Thursday May 23, 2013
Produce for Kids® is kicking off the 11th annual Get Healthy, Give Hope campaign this weekend. If you don't know about Produce for Kids, don't feel too bad, it's something I just learned about myself, though I wish I had know about it a long time ago.
It's an organization to encourage healthy family eating among families by providing easy, healthy meal ideas and resources for parents, while at the same time raising funds for children's non-profit organizations. That may sound like a mouthful, but it's worth digesting.
The Get Healthy, Give Hope campaign is fantastic. Starting on May 26, 2013, the more people buy from participating fresh fruit and vegetable suppliers, the more money those suppliers will donate to local Children's Miracle Network Hospitals and other charities.
The Produce for Kids website has tons of "Ideal Meal" recipes you can use to cook healthy, appealing meals with and for your children. It's a great way to sneak in some kitchen learning and an even better way to learn more about eating healthy. Not to mention, the site is partnered with Sprout and has an entire section of games, printables, activities and recipes just for kids.
One of the things I like so much about these recipes is that there's always something your child can be doing to help out and that, in the end, what you end up with are colorful, visually appealing meals that taste great. If you're not much of a cook to start with, they even have videos showing you how to make them.
Time to start getting healthy. If we don't show our kids how to make better choices, we can't expect them to know how, can we?
Monday May 20, 2013
I know I'm not the only one who has a junk drawer. You know, that horrible mess of a drawer into which you throw everything for which you have no other logical place? I'm just glad we usually only have one junk drawer in our house!
I've talked about the learning possibilities of creating junk boxes for your kids, but there's also learning opportunities to be had with the junk you already have in your house.
If you're willing to invest in a good drawer organizer, give up some floor space and let your kid see what kinds of crazy things you throw into the junk drawer, you can put him to work cleaning and learning.
It's simple--dump out the junk drawer (put down newspaper or something first) and then walk your child through a junk drawer sorting activity.
It's cheap labor and your child will learn how to organize, categorize and economize!
Friday May 17, 2013
Playful Learning is great website for parents who are looking for ways to enrich their children's learning at home. Founder, Mariah Bruehl, M.Ed, is an experienced teacher and author of the book, Playful Learning: Develop Your Child's Sense of Joy and Wonder. She has an unique style in bringing information to parents that really draws them into becoming their child's partner in learning.
Playful Learning has recently launched an Ecademy component to the website. It's designed to bring high-quality, Common Core-aligned lessons into the home.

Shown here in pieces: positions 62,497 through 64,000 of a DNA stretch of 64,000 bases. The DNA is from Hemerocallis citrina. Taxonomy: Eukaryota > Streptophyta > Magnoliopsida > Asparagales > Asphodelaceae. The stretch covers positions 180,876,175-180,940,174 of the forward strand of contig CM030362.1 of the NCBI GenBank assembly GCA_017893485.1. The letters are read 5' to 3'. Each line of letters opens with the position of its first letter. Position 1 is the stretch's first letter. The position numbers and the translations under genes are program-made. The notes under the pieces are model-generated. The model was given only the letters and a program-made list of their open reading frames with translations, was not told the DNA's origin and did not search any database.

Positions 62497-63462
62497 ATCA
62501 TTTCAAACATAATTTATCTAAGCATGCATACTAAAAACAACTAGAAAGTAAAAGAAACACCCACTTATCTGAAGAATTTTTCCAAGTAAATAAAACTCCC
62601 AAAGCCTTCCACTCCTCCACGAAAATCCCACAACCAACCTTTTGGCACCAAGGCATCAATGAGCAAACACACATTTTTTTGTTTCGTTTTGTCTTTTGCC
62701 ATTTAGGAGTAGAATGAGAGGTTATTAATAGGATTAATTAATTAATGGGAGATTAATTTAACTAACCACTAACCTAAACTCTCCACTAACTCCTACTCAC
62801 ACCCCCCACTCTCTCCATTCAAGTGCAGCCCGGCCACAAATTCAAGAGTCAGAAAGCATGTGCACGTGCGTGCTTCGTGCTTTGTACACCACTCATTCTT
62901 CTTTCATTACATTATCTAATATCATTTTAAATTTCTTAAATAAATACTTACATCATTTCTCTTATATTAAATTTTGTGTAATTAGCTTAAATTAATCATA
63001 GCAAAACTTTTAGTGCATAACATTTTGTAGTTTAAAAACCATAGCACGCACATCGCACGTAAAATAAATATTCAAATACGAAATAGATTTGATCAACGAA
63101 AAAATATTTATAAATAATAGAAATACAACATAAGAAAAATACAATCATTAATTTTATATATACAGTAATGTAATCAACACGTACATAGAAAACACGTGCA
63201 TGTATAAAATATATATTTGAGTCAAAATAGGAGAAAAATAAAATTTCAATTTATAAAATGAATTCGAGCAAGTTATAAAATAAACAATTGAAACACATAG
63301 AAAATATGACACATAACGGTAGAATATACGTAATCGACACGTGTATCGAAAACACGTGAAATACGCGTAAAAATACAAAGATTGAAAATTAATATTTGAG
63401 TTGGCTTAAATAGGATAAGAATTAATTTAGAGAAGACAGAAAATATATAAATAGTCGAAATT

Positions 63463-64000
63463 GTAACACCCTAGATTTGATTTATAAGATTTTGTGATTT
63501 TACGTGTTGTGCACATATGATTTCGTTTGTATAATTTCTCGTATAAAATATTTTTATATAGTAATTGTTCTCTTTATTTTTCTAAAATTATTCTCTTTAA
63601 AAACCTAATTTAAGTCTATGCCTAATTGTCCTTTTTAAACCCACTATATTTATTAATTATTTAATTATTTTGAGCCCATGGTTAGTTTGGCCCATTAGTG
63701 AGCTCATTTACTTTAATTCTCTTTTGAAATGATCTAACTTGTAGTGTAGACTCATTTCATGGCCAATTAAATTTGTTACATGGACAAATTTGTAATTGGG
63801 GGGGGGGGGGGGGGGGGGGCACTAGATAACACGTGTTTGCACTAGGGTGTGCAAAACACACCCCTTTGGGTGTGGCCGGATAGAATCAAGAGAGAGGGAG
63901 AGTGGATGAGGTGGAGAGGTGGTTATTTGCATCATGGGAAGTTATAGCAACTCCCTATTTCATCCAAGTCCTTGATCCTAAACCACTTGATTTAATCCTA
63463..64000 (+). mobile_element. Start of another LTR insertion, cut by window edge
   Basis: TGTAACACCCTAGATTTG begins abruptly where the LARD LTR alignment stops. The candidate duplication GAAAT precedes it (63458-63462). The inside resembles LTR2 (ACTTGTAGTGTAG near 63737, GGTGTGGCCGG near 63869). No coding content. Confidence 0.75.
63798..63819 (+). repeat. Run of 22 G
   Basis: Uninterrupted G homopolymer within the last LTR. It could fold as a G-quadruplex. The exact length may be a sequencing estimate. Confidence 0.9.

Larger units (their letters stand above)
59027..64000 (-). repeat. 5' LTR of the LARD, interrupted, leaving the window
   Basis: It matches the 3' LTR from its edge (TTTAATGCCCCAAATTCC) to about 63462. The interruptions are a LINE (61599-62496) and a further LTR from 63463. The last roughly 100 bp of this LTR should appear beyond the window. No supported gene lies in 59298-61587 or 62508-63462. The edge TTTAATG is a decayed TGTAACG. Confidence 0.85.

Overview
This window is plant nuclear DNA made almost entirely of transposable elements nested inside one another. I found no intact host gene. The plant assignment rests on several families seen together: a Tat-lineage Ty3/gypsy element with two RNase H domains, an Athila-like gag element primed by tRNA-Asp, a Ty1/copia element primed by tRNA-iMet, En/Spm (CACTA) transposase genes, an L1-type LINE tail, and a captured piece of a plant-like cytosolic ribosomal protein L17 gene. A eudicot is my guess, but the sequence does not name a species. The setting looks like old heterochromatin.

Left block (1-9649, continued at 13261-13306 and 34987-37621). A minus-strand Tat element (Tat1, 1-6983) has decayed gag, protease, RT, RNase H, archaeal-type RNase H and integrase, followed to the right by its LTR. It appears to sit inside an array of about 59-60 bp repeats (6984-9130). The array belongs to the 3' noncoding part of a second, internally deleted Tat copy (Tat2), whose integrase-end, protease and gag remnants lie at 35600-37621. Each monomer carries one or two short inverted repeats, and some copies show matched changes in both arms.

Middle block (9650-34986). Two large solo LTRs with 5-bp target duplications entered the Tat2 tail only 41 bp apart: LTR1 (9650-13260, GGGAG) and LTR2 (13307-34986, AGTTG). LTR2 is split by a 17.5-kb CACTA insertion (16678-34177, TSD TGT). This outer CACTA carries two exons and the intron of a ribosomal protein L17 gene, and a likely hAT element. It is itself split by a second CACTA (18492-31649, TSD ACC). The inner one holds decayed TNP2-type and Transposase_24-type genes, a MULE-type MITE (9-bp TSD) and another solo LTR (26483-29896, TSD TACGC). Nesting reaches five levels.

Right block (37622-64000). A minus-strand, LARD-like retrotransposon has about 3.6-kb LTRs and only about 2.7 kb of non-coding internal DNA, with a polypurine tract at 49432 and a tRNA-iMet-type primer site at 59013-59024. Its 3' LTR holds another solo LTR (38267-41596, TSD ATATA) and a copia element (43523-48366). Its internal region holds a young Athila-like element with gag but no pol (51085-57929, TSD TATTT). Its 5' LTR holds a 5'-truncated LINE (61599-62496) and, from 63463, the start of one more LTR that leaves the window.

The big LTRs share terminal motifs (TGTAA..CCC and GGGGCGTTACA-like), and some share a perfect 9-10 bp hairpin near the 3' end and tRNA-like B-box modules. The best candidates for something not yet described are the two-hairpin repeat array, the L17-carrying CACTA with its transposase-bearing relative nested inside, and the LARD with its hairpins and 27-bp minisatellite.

I had the opportunity to preview the ecourse "Put Ups and Put Downs," which uses simple, easy-to-learn and easy to remember phrases to teach children how to deal with being bullied and how their words can affect others.
Parents and children can watch and discuss the video lessons together at their own pace, as well as participating in accompanying activities, find new books to explore that support the lesson being taught.
What I found even more appealing than that was the interactive component of the ecourse in which kids and parents can upload their own solutions to the problems presented in the course.
That means that kids from all around the world are able to see kid-driven solutions to bullying as well as getting the sense that this is a widespread phenomena, bigger than just in their school or town.
"Put Ups and Put Downs" is a wonderful kick-off for Playful Learning's Ecademy. At an affordable $17 for the course, I would highly recommend it as a home-learning tool.
Both parents and children will learn ways to communicate more effectively. For a more detailed look at this ecourse, check out my full review:
"Put Ups and Put Downs" an Ecademy Ecourse by Playful Learning
Thursday May 16, 2013
When I was growing up, both my parents were educators, so when summer rolled around, they weren't (technically) working. I, too, became an educator and was available for my kids in the summer when they were very young.
It wasn't until I started doing work outside of the classroom and a school calendar that I understood about the the summer scramble and the need to prevent summer brain drain.
I'm sure you know what I'm talking about. If you have school-age children, the summer scramble is all about figuring out what to do with the kids during the summertime. Will they go to camp? Should you hire a babysitter? Rec programs? Do you and your partner stagger taking vacation time all summer? That's the summer scramble. And it makes a lot of parents panic about summer coming.
Interestingly enough, some kids panic about summer coming, too. They're used to the routine of school, love their teacher and feel nervous about not knowing what's coming next. That's why it's just as important for parents to find ways to get kids prepared for summer vacation as it is to be prepared for summer.
In our house, our teenager is trying to find a job or a volunteer activity, our middle guy has a bunch of STEM camps lined up and we're looking for a sitter for the little guy for a few days a week. And we've been talking about all of it for weeks now. How are you preparing your kids for the summer scramble?
Image courtesy of D. Sharon Pruitt via Flickr/CCL